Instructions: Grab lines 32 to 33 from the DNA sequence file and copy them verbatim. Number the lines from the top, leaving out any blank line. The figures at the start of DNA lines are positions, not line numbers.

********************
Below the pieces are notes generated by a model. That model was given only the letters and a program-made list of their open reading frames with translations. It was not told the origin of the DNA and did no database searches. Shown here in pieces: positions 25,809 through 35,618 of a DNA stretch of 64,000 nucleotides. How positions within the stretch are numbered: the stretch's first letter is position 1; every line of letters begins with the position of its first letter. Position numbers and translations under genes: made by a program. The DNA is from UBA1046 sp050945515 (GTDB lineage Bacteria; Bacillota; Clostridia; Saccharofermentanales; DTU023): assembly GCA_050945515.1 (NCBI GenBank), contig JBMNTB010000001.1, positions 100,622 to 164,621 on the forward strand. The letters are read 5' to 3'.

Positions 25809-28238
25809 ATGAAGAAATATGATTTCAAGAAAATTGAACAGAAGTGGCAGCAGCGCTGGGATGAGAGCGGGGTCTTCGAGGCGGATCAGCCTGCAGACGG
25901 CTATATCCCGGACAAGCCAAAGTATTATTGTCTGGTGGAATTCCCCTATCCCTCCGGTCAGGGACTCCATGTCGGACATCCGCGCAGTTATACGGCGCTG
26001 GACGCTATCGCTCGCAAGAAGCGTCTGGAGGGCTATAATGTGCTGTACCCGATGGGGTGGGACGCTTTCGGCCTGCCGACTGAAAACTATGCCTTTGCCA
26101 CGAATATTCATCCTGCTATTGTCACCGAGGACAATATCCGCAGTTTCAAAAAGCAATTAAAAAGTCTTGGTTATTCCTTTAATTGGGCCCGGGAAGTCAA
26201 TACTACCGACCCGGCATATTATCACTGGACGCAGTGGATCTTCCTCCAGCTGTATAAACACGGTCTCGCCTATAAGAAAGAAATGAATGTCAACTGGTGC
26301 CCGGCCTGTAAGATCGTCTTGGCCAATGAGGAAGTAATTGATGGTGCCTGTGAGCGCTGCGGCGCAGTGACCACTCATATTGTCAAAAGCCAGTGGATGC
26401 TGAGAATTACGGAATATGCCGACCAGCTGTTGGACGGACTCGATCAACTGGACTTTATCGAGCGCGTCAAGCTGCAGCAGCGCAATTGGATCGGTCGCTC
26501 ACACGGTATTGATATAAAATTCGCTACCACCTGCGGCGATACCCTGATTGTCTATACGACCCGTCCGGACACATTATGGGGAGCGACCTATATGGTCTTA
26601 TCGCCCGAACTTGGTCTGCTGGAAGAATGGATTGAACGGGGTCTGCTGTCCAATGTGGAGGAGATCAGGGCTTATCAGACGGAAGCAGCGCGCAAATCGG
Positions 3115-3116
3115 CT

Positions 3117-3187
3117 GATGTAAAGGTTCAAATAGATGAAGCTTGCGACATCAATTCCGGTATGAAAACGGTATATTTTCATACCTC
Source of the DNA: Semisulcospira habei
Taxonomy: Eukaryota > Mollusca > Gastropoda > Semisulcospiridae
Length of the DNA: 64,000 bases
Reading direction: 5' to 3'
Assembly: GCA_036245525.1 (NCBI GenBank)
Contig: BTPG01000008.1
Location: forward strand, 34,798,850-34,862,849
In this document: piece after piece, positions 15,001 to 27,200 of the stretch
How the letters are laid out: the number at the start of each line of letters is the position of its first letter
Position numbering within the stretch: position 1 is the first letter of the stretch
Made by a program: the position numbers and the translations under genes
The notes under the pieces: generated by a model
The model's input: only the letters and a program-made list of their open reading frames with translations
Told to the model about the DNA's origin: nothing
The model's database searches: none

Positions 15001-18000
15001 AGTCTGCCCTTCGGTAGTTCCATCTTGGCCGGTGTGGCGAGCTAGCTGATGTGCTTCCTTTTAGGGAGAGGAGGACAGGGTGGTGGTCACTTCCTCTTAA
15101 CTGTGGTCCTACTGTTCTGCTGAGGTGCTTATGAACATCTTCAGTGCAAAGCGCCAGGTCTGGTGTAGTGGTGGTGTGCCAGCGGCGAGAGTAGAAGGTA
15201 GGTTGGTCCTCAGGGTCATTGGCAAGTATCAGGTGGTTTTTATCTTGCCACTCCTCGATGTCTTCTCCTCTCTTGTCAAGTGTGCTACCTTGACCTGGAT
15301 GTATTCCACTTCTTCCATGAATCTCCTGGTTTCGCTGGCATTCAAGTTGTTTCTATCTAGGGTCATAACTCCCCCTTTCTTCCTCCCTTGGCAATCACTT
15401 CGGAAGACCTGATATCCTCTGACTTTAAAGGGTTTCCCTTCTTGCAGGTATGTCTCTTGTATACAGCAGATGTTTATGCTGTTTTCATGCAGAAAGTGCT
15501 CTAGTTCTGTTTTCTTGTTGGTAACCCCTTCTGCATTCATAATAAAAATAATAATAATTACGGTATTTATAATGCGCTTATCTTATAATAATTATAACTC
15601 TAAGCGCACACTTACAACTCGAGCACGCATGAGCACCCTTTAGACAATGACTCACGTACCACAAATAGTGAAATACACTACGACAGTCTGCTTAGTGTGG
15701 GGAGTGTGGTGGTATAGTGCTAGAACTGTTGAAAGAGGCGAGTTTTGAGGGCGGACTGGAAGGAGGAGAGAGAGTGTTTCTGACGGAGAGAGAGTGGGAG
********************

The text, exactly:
15001 AGTCTGCCCTTCGGTAGTTCCATCTTGGCCGGTGTGGCGAGCTAGCTGATGTGCTTCCTTTTAGGGAGAGGAGGACAGGGTGGTGGTCACTTCCTCTTAA
15101 CTGTGGTCCTACTGTTCTGCTGAGGTGCTTATGAACATCTTCAGTGCAAAGCGCCAGGTCTGGTGTAGTGGTGGTGTGCCAGCGGCGAGAGTAGAAGGTA